It’s a peculiarly middle-class dilemma: when one’s cleaner seems to have let standards slip, what’s one to do?
“Darling, it’s really not good enough,” said The Mother. “You’re paying her to do a job: if it’s not up to scratch then you need to say something. You wouldn’t just let it go if it were someone at work, would you?”
TM is right. I’m not too fond of putting up with substandard service in other areas of my life, whether it’s a supplier at work dragging their feet, or shocking rudeness from a National Rail employee when I'm trying to renew my season ticket.
But somehow, I’ve been less quick to jump to noticeable displeasure when it comes to telling the cleaner exactly what I’m thinking.
When I moved in by myself, it wasn’t too long before I decided that paying for a cleaner would be as obligatory as paying the mortgage. Whilst relatively domesticated (there’s always bacon in the freezer and beer in the fridge for when the boys come to visit, and I’ve picked out the most gorgeous of paint for the sitting room), I’m not a fan of cleaning and, left to my own devices, won’t do it anywhere nearly as frequently as society or levels of dust would like.
And so, making the most of The Mother’s seemingly endless network of Home Counties stereotypes, I happened upon a recommended cleaner.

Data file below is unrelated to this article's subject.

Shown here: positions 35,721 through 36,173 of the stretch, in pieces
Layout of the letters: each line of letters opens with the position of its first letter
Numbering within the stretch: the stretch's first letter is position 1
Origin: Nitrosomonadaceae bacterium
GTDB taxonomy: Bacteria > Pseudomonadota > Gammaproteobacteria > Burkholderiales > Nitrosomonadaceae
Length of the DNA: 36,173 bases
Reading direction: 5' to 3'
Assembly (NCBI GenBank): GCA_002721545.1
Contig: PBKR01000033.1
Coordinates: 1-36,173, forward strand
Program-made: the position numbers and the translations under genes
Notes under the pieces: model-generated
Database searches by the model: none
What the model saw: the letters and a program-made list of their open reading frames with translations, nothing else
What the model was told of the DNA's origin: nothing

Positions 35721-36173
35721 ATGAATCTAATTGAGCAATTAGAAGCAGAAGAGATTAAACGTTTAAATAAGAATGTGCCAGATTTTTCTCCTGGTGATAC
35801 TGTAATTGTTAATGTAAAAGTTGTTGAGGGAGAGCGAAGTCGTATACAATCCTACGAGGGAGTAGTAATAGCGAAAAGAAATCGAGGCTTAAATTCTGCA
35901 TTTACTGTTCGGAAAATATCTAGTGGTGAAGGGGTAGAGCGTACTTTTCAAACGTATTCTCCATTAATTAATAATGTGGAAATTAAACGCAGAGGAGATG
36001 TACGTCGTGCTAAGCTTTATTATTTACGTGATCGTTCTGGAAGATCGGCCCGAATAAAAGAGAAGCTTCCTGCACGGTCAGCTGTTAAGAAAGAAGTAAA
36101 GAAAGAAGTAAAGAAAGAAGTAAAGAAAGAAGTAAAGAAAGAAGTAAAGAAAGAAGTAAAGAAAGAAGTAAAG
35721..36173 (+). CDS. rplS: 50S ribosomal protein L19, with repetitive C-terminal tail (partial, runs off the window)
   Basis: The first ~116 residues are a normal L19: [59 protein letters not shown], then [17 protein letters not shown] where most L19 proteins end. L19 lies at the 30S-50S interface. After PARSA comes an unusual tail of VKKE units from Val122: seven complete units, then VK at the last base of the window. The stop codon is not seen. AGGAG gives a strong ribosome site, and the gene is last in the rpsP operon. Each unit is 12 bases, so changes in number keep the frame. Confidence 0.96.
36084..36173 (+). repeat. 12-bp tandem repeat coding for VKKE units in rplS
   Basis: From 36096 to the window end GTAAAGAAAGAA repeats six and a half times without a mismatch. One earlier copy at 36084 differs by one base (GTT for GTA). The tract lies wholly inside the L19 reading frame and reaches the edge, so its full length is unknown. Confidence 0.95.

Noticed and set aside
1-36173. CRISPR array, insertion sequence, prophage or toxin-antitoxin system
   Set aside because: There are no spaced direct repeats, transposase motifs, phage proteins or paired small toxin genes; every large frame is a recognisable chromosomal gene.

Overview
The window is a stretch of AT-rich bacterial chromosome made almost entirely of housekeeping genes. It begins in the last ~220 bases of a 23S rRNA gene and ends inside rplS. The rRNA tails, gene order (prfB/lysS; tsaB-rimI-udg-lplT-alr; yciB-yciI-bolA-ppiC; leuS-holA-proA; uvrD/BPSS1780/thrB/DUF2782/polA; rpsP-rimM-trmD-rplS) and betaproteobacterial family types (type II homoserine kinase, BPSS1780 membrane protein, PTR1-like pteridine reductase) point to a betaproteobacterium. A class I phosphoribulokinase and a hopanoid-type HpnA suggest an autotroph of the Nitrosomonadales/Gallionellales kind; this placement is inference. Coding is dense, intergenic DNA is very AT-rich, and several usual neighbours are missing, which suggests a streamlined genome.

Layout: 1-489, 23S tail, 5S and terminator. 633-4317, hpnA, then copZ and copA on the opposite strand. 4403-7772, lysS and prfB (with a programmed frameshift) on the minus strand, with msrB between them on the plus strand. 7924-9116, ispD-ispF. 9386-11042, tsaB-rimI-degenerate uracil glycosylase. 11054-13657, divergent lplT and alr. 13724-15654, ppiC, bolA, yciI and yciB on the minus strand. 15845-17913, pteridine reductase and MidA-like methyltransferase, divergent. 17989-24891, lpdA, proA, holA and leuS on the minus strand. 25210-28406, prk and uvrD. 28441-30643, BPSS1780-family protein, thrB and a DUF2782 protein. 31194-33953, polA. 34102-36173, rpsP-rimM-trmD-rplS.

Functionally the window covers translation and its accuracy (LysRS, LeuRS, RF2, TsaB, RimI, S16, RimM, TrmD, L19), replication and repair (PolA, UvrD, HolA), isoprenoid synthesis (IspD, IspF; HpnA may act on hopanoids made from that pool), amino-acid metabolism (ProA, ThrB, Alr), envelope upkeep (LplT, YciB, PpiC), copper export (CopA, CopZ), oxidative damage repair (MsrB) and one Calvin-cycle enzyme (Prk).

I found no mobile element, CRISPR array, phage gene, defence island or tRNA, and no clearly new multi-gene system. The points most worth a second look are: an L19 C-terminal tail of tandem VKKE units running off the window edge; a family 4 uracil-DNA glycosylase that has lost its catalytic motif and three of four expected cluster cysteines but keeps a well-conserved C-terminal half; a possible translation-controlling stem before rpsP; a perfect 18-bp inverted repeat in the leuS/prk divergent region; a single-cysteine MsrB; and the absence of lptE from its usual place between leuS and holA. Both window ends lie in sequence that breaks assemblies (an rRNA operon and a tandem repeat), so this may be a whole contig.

Things started so well: I’d get home on a Friday night to find the duvet left without a single crease, and everything in the bathroom lined up in size order, from vast bottles of Toni and Guy down to the smallest Ren samples. And so it continued for a couple of months, until things began to sneak steadily downhill. I’d come home to find the duvet still crease-free, but the sitting room not vacuumed, or the glass not cleaned. And yes, I realise it’s churlish to complain about the coffee table not being polished when I could so easily do it myself, but the point of paying someone else to do it is so I don’t have to.
“Urgh, I think I am going to have to bite the bullet and let her go,” I said to The Mother, when she dropped off eggs from the neighbours’ hens that roam free-range round the neighbourhood, happy to do battle with my parents’ enormous and murderous cat.
“Well, I think you should, darling,” TM said, casting a clearly disapproving eye over the skirting boards.
And so it was that I sat on the sofa later that evening, mentally composing a polite note to leave the next time the cleaner was due to come to rearrange the dust when the phone went.
Hi Blonde, read the text. I’m really sorry but I’ve not been very well recently and they rushed me into hospital the other day to have a liver transplant so I’m not going to be able to come in for a while. Hope you and Colin are ok.
Guilt? All-consuming. Dilemma? Solved.
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